Go figure.

I’d been eyeing bracelets like this to swear my oath on, and I no longer have the luxury of coincidence. I dug out my wallet, snatched it off the rack and tried to approach the till casually, even though my seams were ripping and I thought I was going to die.

The cashier did not pick up on this in the slightest.

“Whoah,” he said appreciatively. “This thing is gonna give you, like, plus-one-thousand coolness points.”

Don’t fucking DO THIS to me, I thought. I stopped talking like this in 2011. Was this person younger than me? By how much? What is it like to live as though Diablo Cody writes your lines and Edgar Wright fine-tunes the delivery? I was fascinated, and in my ridiculous state I was so oddly offended.

“Thanks! I think so too,” I said.

I left the newsstand-sized store, shaking off that weird and involuntary throwback to being fresh out of high school. I didn’t have the energy to be confronted with being in my early late twenties. Not right now.

Doing Weird Pagan Shit isn’t like in the movies, especially not ones that feel like Wes Andersen called the shots. The cuff didn’t glow, or vibrate, or tingle. I couldn’t worry about whether something had gone wrong because of my failure to pay attention, though in my floppy and highly suggestible state that was unlikely.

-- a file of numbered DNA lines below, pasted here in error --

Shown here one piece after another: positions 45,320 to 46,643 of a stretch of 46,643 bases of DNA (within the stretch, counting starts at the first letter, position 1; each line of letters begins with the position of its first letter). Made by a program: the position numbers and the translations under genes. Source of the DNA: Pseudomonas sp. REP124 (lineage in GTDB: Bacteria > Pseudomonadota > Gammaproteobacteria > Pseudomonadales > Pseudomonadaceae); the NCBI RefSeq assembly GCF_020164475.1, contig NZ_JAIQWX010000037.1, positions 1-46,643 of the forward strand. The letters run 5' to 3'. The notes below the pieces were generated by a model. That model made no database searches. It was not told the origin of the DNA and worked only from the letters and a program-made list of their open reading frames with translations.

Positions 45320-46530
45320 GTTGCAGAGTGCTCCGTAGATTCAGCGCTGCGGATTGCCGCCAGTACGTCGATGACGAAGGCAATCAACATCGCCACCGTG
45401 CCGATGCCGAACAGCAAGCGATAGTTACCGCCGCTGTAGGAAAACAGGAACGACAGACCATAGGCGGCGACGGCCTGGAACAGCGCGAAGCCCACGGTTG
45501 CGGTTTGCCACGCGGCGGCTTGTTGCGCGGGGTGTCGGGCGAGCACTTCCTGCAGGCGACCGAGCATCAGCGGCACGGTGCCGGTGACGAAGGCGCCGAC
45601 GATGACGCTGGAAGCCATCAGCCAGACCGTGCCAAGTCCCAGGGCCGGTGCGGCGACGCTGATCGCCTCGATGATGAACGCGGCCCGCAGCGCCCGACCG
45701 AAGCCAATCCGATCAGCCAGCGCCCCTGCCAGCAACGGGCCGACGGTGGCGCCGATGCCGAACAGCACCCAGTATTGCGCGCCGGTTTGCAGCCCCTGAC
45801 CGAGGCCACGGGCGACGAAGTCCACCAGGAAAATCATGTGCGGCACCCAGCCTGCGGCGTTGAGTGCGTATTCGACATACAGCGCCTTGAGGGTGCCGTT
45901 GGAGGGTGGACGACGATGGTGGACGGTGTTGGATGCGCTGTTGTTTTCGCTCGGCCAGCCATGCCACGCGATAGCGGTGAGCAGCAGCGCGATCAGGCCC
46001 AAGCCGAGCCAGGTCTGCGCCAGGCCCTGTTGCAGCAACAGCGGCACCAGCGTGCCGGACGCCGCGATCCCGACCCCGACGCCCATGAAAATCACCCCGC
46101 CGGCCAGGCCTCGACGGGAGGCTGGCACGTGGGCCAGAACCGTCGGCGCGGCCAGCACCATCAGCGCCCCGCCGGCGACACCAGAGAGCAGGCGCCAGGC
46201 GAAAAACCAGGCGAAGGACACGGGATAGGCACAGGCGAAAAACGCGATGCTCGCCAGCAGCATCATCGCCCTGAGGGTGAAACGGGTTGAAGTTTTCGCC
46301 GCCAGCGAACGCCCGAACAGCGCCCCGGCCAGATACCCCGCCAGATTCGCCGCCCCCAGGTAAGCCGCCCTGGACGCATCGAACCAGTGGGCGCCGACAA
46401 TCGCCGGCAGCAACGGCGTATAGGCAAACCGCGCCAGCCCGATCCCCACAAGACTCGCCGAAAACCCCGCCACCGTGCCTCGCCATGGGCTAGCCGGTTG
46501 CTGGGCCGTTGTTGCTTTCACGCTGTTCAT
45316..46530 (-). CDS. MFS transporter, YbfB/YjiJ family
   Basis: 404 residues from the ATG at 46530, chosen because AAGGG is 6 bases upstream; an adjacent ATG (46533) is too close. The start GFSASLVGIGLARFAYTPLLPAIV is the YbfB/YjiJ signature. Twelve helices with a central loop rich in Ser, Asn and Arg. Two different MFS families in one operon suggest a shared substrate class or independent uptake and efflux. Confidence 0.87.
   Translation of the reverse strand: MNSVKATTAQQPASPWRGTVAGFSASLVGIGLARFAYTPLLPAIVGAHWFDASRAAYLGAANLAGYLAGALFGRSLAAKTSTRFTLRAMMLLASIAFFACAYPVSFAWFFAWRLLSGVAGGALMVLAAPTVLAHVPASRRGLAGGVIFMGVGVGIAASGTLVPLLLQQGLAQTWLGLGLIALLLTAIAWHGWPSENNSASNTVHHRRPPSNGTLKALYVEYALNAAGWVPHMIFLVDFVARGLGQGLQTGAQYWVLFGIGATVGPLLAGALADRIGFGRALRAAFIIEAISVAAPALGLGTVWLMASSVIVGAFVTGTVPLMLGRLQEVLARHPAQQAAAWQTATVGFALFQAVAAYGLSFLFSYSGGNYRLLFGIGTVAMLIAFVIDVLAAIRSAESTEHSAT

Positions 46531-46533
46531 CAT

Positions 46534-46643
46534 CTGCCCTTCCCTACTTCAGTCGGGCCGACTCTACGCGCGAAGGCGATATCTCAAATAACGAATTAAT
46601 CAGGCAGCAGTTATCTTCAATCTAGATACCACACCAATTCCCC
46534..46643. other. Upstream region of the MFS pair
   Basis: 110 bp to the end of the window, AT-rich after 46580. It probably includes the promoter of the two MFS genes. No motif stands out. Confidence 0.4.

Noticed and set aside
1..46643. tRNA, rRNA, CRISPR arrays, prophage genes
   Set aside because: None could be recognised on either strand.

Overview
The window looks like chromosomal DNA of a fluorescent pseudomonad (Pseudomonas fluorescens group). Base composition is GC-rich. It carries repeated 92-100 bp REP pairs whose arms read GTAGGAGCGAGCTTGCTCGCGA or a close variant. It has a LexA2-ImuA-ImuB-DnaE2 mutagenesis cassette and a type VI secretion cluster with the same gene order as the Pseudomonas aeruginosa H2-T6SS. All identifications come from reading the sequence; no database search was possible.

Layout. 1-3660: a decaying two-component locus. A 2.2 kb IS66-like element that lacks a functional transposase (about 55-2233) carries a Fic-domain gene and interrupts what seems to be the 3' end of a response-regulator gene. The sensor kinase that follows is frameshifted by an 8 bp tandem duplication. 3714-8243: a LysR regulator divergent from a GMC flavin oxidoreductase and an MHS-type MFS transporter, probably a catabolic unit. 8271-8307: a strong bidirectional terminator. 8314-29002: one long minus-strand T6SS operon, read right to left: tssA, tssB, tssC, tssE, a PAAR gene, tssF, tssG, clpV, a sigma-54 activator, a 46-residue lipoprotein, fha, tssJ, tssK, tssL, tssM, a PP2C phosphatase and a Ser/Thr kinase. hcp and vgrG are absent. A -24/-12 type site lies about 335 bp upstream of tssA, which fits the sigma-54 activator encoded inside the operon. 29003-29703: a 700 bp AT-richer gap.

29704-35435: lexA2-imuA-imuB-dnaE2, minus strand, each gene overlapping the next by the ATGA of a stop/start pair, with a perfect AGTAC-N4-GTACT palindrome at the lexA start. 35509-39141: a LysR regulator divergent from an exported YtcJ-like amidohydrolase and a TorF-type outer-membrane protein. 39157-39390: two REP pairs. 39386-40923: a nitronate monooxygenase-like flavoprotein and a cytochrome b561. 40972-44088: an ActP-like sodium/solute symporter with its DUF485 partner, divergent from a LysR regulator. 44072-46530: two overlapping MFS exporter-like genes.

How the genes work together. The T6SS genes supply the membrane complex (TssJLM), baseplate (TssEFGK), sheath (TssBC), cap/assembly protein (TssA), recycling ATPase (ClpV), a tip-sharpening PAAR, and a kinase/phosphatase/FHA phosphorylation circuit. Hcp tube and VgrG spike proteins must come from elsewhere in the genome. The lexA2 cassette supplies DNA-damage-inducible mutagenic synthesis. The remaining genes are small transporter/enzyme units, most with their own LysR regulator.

I got my first answer in Houston, when my jacket went missing after changing my shirt and changing my mind about washing the mustard off of my pashmina. It was the first week of January. The entirety of Texas was freezing. Philly is already like the surface of Mars this time of year, especially so when you’re landing there at night. I needed all four layers to survive.

There was no time to eat, drink, or nap, and definitely no time to go searching for the interfaith chapel. (Austin doesn’t have one.) I would have to find that jacket real damn fast.

After wasting valuable time walking around in circles, I eventually ran back to the bathroom to find it still by the sink, untouched. Given my strict time limit, I sprinted back to the gate, nearly bumping into people, to find that my flight had been delayed.

Cue a very loopy Sally Fields moment:

By now I was running on about 3 hours of atrocious sleep, dehydrated, and sweating like a racehorse. There’s a joke in there, somewhere. I stumbled getting onto the plane, and when a flight attendant saw me limply fanning myself, she handed me a cup of water. She even came back to check on me when the drink cart came around to make sure I was feeling better. I’m not sure if having my sleeves rolled up and the air conditioning on full blast was a ringing endorsement of my state, but it made her feel better.

After 5 hours of clutching the little leather pouch that held my pocket altar and new oath ring, I deplaned in Philly and walked right into this:

Never in my life would I have predicted feeling personally attacked by a Paul Santoleri mural.

The thing about signs is that they are always, at least superficially, mundane. Falcons hang out in trees because they’re birds. Airport stores stock bracelets because they make good gifts–with feather motifs, because it’s the Southwest. Planes get delayed for all kinds of reasons. There are murals in the Philadelphia airport because it’s Philadelphia.